NASA People

Center Snapshot: Pat Quander-Haas
Pat Quander-Haas Image above: Sky diving, riding a motorcycle and flying in a glider was all part of the grieving process for Pat Quander-Haas. Photo Credit: NASA/Sean Smith

By: Jim Hodges

She jumped out of airplane. Rode a motorcycle. A glider.

Check. Check. Check.

"I want to get a pilot¹s license sometime," said Pat Quander-Haas. "It¹s something else I want to check off."

Each was done in rapid succession when she learned a hard lesson.

"Tomorrow isn¹t promised to you," Quander-Haas, an instrument and data technician working at the Gantry, said softly.

Donald taught her. They had been married for 13 years when he died at 44, eight years ago, after playing tennis.

"After he died, I wasn't afraid of things anymore," she said. "I think when you have a really good person who loves you unconditionally, you feel there's nothing you can't do.

"But when that's gone, when the rug's pulled out from underneath you and you're left standing, what do you have to depend on then? You have to look within. I was blessed that I had so many friends to help me. God helped me find my way, really. Helped me keep going. That removed the fear."

Quander-Haas, who has since remarried, took stock of her own situation and decided to do some of the things that she and Donald had talked about doing together.

She did a tandem sky dive.

"I even had them film me skydiving, and I took it to (her job then, at the National Transonic Facility) and played it and said 'this is me grieving.' They sat and watched it and some people congratulated me. My boss said, 'That was nice. Now don't do it again.' "

She didn¹t. Once was enough. Check.

She rode a motorcycle for a year. Went on a glider ride, depending on someone else to land an aircraft with no engine and three instruments.

"For me, all of this was grieving," she said. "It¹s something I had to do to get to 'the other side.' "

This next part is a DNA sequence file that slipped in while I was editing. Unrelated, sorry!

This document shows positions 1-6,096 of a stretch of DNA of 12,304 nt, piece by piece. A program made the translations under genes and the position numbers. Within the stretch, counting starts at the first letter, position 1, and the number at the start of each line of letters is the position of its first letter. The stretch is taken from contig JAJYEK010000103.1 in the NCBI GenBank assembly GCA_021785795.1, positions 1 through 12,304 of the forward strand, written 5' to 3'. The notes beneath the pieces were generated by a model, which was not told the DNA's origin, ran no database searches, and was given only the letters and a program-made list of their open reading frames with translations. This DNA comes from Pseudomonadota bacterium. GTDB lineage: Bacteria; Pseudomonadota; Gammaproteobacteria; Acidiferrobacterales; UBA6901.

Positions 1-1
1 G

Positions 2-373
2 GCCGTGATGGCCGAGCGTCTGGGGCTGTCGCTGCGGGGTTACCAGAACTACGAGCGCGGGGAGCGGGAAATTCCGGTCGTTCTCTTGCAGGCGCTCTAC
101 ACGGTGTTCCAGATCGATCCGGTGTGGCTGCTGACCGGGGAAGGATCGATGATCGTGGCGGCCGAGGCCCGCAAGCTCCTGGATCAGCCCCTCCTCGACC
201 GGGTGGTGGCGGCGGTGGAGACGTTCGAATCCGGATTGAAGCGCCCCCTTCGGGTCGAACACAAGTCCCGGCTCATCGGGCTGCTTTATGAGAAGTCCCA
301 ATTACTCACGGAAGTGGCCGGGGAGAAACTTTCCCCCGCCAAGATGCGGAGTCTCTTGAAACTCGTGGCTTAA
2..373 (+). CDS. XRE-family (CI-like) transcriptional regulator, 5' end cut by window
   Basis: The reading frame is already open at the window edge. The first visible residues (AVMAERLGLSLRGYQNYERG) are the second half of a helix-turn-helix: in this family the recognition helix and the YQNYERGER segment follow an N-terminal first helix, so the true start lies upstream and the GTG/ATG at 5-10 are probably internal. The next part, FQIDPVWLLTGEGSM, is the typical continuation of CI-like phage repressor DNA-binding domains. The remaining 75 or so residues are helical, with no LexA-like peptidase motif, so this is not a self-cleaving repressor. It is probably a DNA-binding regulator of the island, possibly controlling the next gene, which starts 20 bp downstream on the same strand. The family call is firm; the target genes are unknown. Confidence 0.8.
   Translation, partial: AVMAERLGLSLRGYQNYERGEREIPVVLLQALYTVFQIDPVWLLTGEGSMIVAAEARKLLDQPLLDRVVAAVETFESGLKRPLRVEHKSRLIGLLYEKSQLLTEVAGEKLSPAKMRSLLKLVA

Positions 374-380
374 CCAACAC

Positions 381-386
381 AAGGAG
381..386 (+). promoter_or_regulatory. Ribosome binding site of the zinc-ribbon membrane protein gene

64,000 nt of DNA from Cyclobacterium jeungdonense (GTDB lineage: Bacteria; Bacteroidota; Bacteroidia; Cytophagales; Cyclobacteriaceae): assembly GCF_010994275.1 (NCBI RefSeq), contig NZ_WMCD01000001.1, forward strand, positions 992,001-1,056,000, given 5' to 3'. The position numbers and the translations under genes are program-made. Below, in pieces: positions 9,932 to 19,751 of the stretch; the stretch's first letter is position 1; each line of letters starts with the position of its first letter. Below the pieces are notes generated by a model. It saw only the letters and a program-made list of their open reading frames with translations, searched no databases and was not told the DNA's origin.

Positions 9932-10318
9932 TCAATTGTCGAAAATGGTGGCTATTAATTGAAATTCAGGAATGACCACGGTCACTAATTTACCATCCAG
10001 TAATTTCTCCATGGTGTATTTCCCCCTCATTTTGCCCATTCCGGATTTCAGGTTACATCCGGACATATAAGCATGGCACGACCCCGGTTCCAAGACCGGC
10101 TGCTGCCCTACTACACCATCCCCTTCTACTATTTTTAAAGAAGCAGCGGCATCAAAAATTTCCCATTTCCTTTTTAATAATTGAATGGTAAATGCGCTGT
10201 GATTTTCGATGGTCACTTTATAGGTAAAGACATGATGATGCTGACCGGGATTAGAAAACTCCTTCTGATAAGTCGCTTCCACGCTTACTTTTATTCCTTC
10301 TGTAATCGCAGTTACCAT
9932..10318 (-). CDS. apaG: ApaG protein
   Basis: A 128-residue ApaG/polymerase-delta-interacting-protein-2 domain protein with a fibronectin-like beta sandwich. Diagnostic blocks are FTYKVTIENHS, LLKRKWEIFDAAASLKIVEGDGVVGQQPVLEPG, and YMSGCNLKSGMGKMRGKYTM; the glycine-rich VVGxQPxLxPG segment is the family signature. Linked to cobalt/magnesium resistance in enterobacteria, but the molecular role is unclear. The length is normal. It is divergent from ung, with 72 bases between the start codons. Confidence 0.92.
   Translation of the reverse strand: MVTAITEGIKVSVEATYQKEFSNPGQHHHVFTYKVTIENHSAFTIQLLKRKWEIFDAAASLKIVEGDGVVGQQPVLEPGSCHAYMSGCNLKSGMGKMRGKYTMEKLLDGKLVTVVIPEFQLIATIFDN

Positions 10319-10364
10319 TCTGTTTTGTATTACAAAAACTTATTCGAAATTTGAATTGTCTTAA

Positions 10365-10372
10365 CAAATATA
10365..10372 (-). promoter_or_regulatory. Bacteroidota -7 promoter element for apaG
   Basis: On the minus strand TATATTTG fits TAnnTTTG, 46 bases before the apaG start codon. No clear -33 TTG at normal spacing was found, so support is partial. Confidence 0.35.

She changed her job, going from NTF to the Transonic Dynamics Tunnel and then the Gantry.

"I had been afraid (before Jones died)," Quander-Haas said. "Afraid of failing.

"When you¹re afraid of failing, you stay in your safe zone. It¹s what you know, and you don¹t want to venture out. NTF was what I knew. Then I went to TDT, and they did dynamic testing there, which was totally different from NTF testing. Then I left TDT and came here, and we¹re crashing models out here."

At each place, she had to learn a new job, or to apply old skills in a new way.

A former Air Force aircraft electrician -- ­ she did 10 active years, then 10 as a reserve--­ she was a mechanic at NASA Langley when she arrived in 1989. She was called away to serve when the U.S. went to war against Iraq in 1990, then came back to Langley to find that her skills as a mechanic weren¹t needed.

"So I learned to do instrumentation," she said. "I was an aircraft electrician in the Air Force, and they figured I knew what wiring looked like and that was close. So I went to instrumentation and learned what I learned from the people I worked with."

She was in the right place to do that.

"It seems like the whole thing has been on-the-job training," said Quander-Haas. "I think you learn more that way. You¹re dependent on other people, and there are a lot of people around here who have all of this experience that you can tap. I've been really fortunate because I've had people around who have been willing to show me what I need to do to get the job done."

Her job at the Gantry is working with sensors and instrumentation, then gathering data during tests.

"You're the trigger person," she explained. "You listen to the test director do the countdown, and at T minus-5 seconds, you hit the switch and take the data for the facility and pull the data off the data acquisition systems."

Away from Langley, her interests are eclectic. She is trying "square-foot gardening," in which plants and crops are raised in a box marked off into squares. She raises bees for pollinating.

Quander-Haas counsels people who have been through what she has, telling them some things she learned along the way.

"I think that because my first marriage ended in death, those things you used to fuss about in your first marriage, those things don't mean a thing," she said. "When I hear people complaining about their spouses, I try to tell them that's not important. What's important is the way you treat each other every day."

And she listens.

"When people who are grieving over the loss of a spouse, other people put me in contact with them and I'll go and talk to them or give them advice or just listen," she said. "They want somebody to hear their story when they¹re grieving. I'm more compassionate now than I ever was before."

And she learns from husband Bryan, an engineer at NASA Langley who is into World War II ships and airplanes.

"It¹s fun learning new stuff," she said. "They tell you that when you go to these positive affirmation classes that you should wake up and say, 'what new thing will I learn today?'

"At the end of the day, ask yourself, 'what new thing did I learn today?' "

It's why she's always looking for new things to check off in her new life.